When the Frozen Fiend starts terrorizing the players, the gang springs into action with the help of one of the best hockey players of all time. Could the culprits be the American Super Fans, desperate for America to bring home the jewel-encrusted Emperor’s Cup? How about Nicolai, whose family’s diamonds adorned the cup? The villain was of course typical: a petty cat burglar, out to find copious amounts of new best friends. Hull put up his ice skates and thankfully his magnifying glass, ending his hockey and sleuth careers both in 2005. To be fair, other athletes, such as Olympian Chris Kluge had guest spots on What’s New, Scooby Doo?, though Hull’s place on this list is secured by the fact that he is easily the most famous and prosperous of the sports stars to cameo on the 21st century follow-up.
8. The Harlem Globetrotters
Generally speaking, the Harlem Globetrotters didn’t have any real adversaries. Their record against rivals the Washington Generals was dominant at best, but when faced with ghosts and goblins, even they need help, in the form of Scooby and the Gang.
The teenage gumshoes and the slick-handed basketball team crossed paths not once, but three times over the course of two season, fighting pirates, sea monsters and even an evil basketball team. One wouldn’t think that a basketball team would be crime-fighting material, but the Globetrotters hold the record for most guest appearances with the perpetually hungry Great Dane, topping such other guests as the Addams Family and Batman. No matter what the odds, the team of Mystery Inc. and the Globetrotters seems to always be able to thwart evil, or at least money hungry bad guys in rubber suits.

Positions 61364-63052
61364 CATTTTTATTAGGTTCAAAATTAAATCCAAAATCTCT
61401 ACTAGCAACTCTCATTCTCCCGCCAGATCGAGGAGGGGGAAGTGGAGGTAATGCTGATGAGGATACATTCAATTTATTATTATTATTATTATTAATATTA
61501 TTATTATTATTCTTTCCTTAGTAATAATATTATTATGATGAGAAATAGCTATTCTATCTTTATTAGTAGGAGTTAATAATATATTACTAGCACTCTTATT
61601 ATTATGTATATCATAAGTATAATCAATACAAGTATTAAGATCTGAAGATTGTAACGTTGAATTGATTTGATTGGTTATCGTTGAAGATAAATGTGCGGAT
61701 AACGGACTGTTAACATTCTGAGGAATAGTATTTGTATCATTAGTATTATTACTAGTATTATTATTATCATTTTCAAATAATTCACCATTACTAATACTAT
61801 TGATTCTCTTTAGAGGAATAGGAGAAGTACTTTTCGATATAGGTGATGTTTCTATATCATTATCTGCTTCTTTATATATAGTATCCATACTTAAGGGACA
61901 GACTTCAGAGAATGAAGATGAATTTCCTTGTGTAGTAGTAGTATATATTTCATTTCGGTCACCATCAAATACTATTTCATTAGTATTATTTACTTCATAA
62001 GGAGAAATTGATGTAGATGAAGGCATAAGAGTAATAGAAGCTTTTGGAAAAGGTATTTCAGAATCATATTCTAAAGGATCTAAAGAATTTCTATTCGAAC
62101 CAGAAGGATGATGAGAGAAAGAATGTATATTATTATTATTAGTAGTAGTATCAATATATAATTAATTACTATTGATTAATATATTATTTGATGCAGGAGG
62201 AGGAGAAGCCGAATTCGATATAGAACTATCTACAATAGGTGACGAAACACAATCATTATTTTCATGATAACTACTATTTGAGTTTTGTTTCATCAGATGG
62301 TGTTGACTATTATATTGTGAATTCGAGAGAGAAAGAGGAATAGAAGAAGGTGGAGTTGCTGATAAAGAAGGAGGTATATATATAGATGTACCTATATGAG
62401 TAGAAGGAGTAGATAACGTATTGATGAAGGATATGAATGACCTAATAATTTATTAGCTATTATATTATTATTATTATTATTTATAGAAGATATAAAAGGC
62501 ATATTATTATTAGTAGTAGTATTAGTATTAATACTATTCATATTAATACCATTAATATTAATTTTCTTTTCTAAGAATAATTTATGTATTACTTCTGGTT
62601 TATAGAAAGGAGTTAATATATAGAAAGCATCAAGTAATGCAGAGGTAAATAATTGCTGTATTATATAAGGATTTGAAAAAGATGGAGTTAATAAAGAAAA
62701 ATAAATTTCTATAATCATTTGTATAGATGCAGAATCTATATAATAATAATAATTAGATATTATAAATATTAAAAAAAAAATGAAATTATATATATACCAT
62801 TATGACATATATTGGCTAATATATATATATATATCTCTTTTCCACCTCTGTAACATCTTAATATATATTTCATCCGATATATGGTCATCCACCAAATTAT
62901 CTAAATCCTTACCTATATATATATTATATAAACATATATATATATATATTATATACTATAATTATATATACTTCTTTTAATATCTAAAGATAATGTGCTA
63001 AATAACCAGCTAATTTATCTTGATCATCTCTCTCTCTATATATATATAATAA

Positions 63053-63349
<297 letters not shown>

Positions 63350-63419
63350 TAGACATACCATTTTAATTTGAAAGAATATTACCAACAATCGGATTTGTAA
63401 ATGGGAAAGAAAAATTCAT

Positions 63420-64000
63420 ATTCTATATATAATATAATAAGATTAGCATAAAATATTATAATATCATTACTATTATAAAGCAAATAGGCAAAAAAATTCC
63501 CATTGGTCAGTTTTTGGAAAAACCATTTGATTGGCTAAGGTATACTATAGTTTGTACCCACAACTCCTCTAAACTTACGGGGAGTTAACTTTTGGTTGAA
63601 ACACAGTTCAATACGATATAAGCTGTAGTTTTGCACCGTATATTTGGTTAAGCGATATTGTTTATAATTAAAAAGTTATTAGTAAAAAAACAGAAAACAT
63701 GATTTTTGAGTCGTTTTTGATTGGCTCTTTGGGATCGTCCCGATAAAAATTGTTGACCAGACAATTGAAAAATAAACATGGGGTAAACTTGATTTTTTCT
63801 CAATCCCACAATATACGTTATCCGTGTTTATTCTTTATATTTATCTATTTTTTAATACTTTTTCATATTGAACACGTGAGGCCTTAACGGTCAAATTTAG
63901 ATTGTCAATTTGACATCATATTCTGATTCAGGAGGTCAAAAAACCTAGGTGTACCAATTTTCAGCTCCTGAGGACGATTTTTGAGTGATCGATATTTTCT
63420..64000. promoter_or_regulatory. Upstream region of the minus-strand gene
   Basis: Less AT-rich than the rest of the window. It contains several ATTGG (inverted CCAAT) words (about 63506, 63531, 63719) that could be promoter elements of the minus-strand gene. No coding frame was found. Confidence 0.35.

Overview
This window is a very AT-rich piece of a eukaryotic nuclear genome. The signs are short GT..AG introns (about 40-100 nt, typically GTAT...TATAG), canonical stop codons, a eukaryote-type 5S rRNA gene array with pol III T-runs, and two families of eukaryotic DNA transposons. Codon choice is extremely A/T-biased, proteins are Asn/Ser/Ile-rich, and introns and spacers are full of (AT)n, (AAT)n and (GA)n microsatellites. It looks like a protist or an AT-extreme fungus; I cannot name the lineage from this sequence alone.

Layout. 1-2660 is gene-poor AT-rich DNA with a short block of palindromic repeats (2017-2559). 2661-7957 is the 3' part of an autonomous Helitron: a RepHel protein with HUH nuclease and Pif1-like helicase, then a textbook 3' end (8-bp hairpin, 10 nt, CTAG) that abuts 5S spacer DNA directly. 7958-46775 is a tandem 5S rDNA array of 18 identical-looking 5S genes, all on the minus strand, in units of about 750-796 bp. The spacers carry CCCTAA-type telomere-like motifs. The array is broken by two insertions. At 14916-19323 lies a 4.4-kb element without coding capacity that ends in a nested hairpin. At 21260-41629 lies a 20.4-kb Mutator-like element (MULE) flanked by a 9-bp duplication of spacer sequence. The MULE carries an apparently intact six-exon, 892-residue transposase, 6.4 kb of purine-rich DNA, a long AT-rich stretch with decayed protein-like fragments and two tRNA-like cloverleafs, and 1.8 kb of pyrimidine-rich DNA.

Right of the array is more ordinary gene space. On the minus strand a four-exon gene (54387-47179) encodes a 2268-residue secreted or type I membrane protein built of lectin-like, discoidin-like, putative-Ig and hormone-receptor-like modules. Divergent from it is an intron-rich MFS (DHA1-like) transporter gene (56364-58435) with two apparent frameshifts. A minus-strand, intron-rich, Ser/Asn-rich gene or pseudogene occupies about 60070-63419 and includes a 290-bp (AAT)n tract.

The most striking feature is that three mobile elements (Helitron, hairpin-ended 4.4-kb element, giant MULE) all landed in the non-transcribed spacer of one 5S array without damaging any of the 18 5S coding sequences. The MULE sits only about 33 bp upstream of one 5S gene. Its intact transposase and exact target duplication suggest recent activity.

7. Don Knotts
Between the time when he patrolled the streets of Mayberry, and the rise of Three’s Company, there lived an age undreamed of, and unto this, Don Knotts, destined to wear the jeweled crown of the Apple Dumpling Gang upon a troubled and bug-eyed brow. Conan reference aside, Don Knotts wore a great many hats in his career. After playing Barney Fife, he went on to star as the Incredible Mr. Limpet, repaired Herbie in Monte Carlo, and played the unforgettable Mr. Furley. But in the mid seventies, he also made a pair of appearances alongside our favorite Great Dane.
Apparently taking a break from Hollywood, Knotts took up the mantle of gumshoe in “Guess Who’s Knott Coming to Dinner,” playing detective Homer Pipsqueak, out to find the missing Captain Moody. Obvious to the viewing audience and Scooby-Doo, Pipsqueak is simply an alias for Knotts, which manages to fool everyone except for the dog, who is ignored when trying to point it out.